The Main Library was last renovated in 1989. $15M bond was used to build or renovate the neighborhood libraries. It will be ending in 2019.
The County approved a $5M Bond issue.
The Community Foundation wants to help raise $10M.
The Library wants $10M from the City. Their Barnes & Thornburg legal Council said they were advised a bond issue could not happen in the near future due to Debt Service concerns and TIF financing was discussed.
At this point in time the River West TIF is "stressed", so it is unclear when and how much the City can provide to assist the Library in this renovation.
The presentation was "informational" for the Council. No Bills were presented for Resolution or Voting.
COMMUNITY RELATIONS MEETING at WUBS on October 9th, 6 - 8 pm
Ongoing Series by the Economic Forum and Councilwoman Regina Williams-Preston on the "Racial Divide" in South Bend
This meeting focused on "Predatory Practices" of Code Enforcement in the African American Community.
The Panel included Ms. Williams-Preston, Attorney Judi Fox from ND Legal Clinic and Ms. Traci Skibbins of Code Enforcement.
Ms. Williams-Preston cited her own experiences with Code Enforcement, Judgements and subsequent Settlements with the City over Code Violations for both her and her husband's properties.
She read a transcript of a recorded phone conversation with the former acting Code Enforcement Director, Randy Wilkerson. Council President Tim Scott asked her to refrain due to slander concerns. Ms. Williams-Preston said she had "cleared it with legal".
She wants the City to go from "revenue generation" with Code Enforcement violations to "acts of service" where the City helps people instead of punishing them.
68% of those living in SB have "Liquid Asset Poverty" and can't seem to generate "generational wealth".
Ms. Skibbins responded they are now putting people in touch with agencies and groups that can help people. She has a list that shows where to get help with roofs, utilities and other needed repairs.
Code Enforcement personnel are attending neighborhood meetings and assisting in neighborhood cleanup days. The Kennedy Neighborhood group has someone with a truck and equipment who volunteers to help those who need assistance staying in compliance.
In February of 2017 new guidelines were drawn up for Civil Penalties which can reach up to $5K. If not paid, Special Assessments can be added to property taxes. This can lead to someone who is unable to pay losing their home/property to a tax sale.
Ms. Williams-Preston says, "Citizens are intimidated by the process", referring to Ordinance Violations, Civil Penalties and Special Assessments.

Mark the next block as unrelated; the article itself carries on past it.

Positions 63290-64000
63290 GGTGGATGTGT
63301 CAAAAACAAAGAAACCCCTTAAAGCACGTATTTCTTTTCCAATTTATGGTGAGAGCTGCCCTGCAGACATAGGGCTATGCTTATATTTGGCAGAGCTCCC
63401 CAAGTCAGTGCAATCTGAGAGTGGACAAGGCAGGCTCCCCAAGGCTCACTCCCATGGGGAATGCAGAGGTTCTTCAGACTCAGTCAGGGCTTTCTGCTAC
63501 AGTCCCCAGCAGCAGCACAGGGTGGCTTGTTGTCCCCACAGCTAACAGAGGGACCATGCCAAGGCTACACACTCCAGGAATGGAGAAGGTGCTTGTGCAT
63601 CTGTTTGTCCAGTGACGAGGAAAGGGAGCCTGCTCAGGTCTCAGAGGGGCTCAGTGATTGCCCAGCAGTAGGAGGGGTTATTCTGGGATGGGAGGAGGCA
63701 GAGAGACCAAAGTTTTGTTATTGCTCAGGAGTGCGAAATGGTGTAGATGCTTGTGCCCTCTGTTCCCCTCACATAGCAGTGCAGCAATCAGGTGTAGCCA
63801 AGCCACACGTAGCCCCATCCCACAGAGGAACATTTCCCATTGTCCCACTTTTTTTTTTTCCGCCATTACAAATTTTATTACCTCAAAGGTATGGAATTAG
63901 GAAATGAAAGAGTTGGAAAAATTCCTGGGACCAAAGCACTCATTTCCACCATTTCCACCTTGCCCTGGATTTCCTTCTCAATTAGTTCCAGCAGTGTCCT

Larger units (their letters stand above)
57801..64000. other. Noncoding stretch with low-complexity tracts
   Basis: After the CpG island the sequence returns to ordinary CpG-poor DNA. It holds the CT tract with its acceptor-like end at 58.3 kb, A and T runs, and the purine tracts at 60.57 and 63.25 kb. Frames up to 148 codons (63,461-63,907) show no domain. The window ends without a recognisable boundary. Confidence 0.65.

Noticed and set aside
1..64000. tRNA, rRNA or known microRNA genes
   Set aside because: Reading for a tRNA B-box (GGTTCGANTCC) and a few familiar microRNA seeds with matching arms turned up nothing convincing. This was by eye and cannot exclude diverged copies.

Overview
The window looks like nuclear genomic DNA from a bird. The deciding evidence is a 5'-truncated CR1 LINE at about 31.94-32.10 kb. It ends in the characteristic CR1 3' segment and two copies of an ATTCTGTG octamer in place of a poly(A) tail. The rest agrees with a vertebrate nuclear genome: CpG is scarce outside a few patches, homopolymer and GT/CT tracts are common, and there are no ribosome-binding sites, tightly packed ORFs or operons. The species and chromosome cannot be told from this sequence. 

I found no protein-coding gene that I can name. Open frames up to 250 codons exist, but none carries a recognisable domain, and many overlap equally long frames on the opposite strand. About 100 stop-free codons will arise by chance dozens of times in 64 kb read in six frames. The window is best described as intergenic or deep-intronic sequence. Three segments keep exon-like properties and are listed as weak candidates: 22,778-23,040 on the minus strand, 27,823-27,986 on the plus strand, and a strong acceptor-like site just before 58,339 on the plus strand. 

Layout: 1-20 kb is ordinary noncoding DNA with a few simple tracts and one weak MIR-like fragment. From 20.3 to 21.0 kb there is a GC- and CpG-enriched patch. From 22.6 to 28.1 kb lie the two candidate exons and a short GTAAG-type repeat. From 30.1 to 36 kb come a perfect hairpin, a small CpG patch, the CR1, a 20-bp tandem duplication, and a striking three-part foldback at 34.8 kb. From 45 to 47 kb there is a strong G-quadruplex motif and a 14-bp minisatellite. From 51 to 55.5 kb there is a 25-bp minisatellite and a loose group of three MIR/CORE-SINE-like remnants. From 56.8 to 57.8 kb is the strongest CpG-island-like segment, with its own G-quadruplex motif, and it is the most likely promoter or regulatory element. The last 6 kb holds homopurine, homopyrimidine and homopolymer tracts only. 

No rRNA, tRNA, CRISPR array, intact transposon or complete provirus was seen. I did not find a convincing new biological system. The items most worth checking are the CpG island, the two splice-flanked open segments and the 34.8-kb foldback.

There is a study on Code Enforcement Violations by race. Ask Councilwoman Williams-Preston if you are interested in seeing the map results.
Ms. Fox and her staff at ND Law Clinic help those who are victims of predatory lending. They said the sub-prime lending and foreclosure tends to be for homes built before 1960, and are valued at less than $100K.
She says we are #18 in the country for evictions. She says we have bad landlord/tenent laws that need to be changed. We also need a law that prohibits those who have abandoned property and code violations from buying more property.
COMMENTS/SUGGESTIONS FROM THE AUDIENCE: (These are SUMMARIZED, not exact quotes)
* So people are not taken by unscrupulous contractors, offer information on how to set up Escrow Accounts.
* Do aggressive Code Enforcement in affluent areas
* Have an Amnesty Program like they do for parking tickets
* Setup a list of those with disabilities or seniors who need assistance with raking, snow removal and repairs
* Do a wider area for roofing program, not just one small block or two
* Have court appointed "Receivers" that can fixup a property and take it to foreclosure
* If there are unfair renting or practices, file with the local Human Rights Commission
* Change laws for those who just buy the 2,400 available tax sale properties must be accountable for the property condition (Many buy the properties online from all over the world just hoping to get the 10% interest that accumulates when the fines are paid.)
Be an active Citizen - VOTE!!!
For more articles and meetings: #MichianaObserver #CivicMedia #MySouthBend
Police Expenditures Account 101-0801:
2014 - $23,686,439
2015 - $25,106,271
2016 - $39,175,181
2017 - $42,094443
2018 - $44,047,526 (Estimated)
Source: 2019 Budget Handout and printed Budget Books
Fire Expenditures Account 101-0901:
2014 - $21,581,198
2015 - $17,642,922
2016 - $18,367,501
2017 - $20,579,934
2018 - $21,743,343 (Estimated)
Source: 2019 Budget Handout and printed Budget Books
PSAP (9-1-1 Call Center) is actually run by St. Joseph County.
$9,155,000 from EDIT Funds
The City of South Bend pays in a percentage of the costs.
In the past they have helped with IT issues with South Bend staff.
All of these Public Safety Departments have unions, so the wages are negotiated and have contracts.
DOES THE CITY HELP THE SCHOOLS?
To be clear, the South Bend Community Schools is a different entity with their own budget.
We did however find where the City Helped Schools Financially.
Payments to Charter School Career Academy of South Bend:
Career Academy Economic Development Revenue BONDS the City paid a total of $1,587,500
Payments to Career Academy were:
2012 - $542,500
2013 - $532,500
2014 - $512,500
City of South Bend received a grant to repair sidewalks around schools. (Safe Routes)
Thanks for this question Councilwoman Regina Williams-Preston!
7pm, 4th Floor County-City Building, All Present
* UNANIMOUSLY PASSED - $ 1,675,589 9 Year TAX ABATEMENT
* UNANIMOUSLY PASSED - $ 7,271,433 ZOO ENTRANCE DEBT
* AGREED TO GIVE ZOO $12,150,000 over 15 years